Navy SEAL commander arraigned in alleged Iraq war crime cover-up
SAN DIEGO — A general court martial began with the arraignment of a Navy SEAL platoon commander Tuesday for allegedly failing to report war crimes that prosecutors say were committed by another SEAL under his command.
Lt. Jacob X. Portier was in a San Diego military courtroom where he was formally charged with multiple violations of the Uniform Code of Military Justice, including destroying evidence, obstruction of justice, conduct unbecoming, willful dereliction of duty, failure to obey orders, and making false official statements.
Portier did not enter a plea, however. His attorney asked for an extension and a military judge set a hearing for next week.
Jeremiah Sullivan, Portier’s San Diego-based civilian attorney, said after the hearing that his client is innocent and intends to plead not guilty.
“I can be very clear on that,” Sullivan said at an impromptu news conference outside the Naval Base San Diego courthouse. “I think it’ll be clear from the evidence he is absolutely innocent.”
That evidence is the subject of a protective order in effect for both Portier’s case and that of Chief Special Warfare Operator Edward R. Gallagher, the SEAL who, under Portier’s supervision, is charged with multiple war crimes including premeditated murder and shooting civilians in Mosul, Iraq, in 2017.
Prosecutors said that some evidence, including video and photos taken of a dead teenage ISIS fighter, were being kept from the public in order to protect American service members currently deployed overseas.
The defense, however, said those protections were interfering with their ability to interview witnesses and review case material with them.
“I can’t even ask a witness ‘who is in this photo? Who is in this video?’” Sullivan said. “We’re going to be litigating that next week.”
Sullivan also called for a State Department review of the evidence in the case, and said it’s possible that parts of the trial might need to be conducted in secret, something he said would protect war fighters overseas.
“We need to do everything to protect them, and I think the state department should intervene and ensure that our national security is preserved,” he said. “The court martial should be public, however… Parts of the investigation should have a classification review. At times they could close the court for portions of testimony — they could close it altogether.”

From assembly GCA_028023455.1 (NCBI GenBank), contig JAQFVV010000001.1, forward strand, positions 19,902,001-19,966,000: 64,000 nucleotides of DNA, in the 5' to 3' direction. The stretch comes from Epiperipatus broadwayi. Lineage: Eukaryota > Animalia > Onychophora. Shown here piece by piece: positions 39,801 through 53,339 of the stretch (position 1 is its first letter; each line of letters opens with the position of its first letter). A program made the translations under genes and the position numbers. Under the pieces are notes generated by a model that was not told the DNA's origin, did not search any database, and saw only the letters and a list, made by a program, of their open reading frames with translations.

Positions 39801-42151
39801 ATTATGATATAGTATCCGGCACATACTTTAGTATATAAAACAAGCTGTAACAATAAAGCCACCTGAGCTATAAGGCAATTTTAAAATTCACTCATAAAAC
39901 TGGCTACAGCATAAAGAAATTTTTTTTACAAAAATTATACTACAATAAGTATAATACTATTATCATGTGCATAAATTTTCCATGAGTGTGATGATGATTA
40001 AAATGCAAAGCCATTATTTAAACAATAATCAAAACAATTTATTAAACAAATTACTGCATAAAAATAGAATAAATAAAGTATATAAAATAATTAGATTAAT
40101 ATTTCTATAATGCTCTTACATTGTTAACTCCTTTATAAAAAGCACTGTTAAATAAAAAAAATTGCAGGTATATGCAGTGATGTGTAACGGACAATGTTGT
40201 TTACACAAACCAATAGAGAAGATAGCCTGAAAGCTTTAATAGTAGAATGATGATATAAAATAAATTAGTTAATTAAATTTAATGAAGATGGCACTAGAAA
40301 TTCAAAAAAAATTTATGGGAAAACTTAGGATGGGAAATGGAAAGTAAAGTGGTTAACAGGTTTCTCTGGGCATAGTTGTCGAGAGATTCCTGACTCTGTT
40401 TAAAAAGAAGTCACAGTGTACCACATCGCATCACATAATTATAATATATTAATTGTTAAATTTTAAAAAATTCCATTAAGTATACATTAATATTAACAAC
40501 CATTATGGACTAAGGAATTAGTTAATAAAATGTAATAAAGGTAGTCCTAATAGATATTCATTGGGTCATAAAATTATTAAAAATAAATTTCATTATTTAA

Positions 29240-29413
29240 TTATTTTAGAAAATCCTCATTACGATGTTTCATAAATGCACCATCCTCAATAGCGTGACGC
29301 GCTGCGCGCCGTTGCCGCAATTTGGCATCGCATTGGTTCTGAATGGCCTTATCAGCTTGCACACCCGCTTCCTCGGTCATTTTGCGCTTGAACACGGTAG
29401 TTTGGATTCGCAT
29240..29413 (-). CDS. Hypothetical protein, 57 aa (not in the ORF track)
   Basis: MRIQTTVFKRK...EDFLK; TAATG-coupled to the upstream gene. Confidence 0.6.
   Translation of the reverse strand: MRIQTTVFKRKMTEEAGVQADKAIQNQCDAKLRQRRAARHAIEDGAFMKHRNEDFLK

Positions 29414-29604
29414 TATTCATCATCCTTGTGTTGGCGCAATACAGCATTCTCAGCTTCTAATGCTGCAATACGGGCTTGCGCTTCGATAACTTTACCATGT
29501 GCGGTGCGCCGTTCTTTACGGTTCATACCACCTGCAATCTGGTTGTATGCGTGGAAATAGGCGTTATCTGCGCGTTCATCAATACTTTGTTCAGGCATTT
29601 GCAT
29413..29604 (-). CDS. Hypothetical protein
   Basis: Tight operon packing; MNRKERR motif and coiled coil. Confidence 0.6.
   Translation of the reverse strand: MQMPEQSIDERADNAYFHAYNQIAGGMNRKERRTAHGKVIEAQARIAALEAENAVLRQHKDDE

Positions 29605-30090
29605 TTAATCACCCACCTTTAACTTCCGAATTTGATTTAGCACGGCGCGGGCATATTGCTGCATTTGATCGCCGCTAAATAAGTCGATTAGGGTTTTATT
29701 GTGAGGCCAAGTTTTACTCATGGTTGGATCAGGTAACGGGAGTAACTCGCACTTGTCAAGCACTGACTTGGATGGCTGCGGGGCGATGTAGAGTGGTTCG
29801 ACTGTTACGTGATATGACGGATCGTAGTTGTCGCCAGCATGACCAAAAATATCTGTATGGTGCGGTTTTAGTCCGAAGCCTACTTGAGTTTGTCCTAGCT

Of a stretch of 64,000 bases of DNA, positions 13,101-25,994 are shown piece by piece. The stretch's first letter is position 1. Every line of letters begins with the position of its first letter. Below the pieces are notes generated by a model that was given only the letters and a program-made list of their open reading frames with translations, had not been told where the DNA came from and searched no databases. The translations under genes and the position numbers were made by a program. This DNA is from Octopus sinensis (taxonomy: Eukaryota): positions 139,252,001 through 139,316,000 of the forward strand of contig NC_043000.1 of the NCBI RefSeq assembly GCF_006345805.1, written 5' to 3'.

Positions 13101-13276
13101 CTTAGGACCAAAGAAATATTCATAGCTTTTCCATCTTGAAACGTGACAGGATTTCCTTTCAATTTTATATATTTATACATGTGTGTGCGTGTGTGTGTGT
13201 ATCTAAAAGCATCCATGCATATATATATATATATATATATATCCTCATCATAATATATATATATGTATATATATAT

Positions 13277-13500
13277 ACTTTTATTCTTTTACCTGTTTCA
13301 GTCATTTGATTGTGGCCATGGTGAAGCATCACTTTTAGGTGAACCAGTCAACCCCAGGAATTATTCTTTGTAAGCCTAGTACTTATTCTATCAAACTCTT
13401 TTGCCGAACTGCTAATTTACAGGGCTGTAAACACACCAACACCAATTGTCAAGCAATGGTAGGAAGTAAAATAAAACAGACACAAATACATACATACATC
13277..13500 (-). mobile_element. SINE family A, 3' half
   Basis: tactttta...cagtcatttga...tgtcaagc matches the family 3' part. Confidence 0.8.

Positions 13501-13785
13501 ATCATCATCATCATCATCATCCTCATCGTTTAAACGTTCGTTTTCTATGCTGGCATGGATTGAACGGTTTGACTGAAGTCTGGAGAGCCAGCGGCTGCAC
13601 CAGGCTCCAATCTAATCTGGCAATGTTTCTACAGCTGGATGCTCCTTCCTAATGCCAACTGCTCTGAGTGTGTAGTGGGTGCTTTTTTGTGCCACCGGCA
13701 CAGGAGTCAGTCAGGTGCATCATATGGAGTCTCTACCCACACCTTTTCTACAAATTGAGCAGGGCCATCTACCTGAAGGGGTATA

The prosecution also said it was possible part of the trial could be conducted behind closed doors, but that it was not ideal.
“The Navy has an interest in keeping the court martial public,” said Brian O’Rourke, a spokesman for Navy Region Southwest.
Sullivan said that Portier would testify for the defense in Gallagher’s trial as well, if asked.
“If he’s called he’ll testify truthfully,” Sullivan said. “No crimes were committed. He will happily take the stand and reply truthfully.”
Portier’s conduct unbecoming an officer and a gentleman charges stem from a reenlistment ceremony he conducted for Gallagher. Prosecutors say this was conducted next to the corpse of the dead fighter, and that Portier then ordered his men to pose in a photo with Gallagher and the corpse.
Sullivan said there was nothing dishonorable about it.
“He never ordered anybody to appear in any photos with a dead ISIS fighter,” Sullivan said. “A reenlistment ceremony was done on the battlefield, and for a Navy SEAL nothing can be more proud and honorable than reenlisting to serve your country on the battlefield.”
Sullivan also said Portier did not attempt to cover-up Gallagher’s alleged crimes.
“He went through the chain of command and made the appropriate report,” Sullivan said. “Whether war crimes actually occurred, that’s a whole other issue that will be litigated in a court of law.”
Portier is expected back in court Jan. 31, when a Navy judge, Capt. Jonathan Stephens, is expected to rule on the defense motion and set a date for trial.
Gallagher will be in court again Friday for a motion hearing. His trial is scheduled for Feb. 19.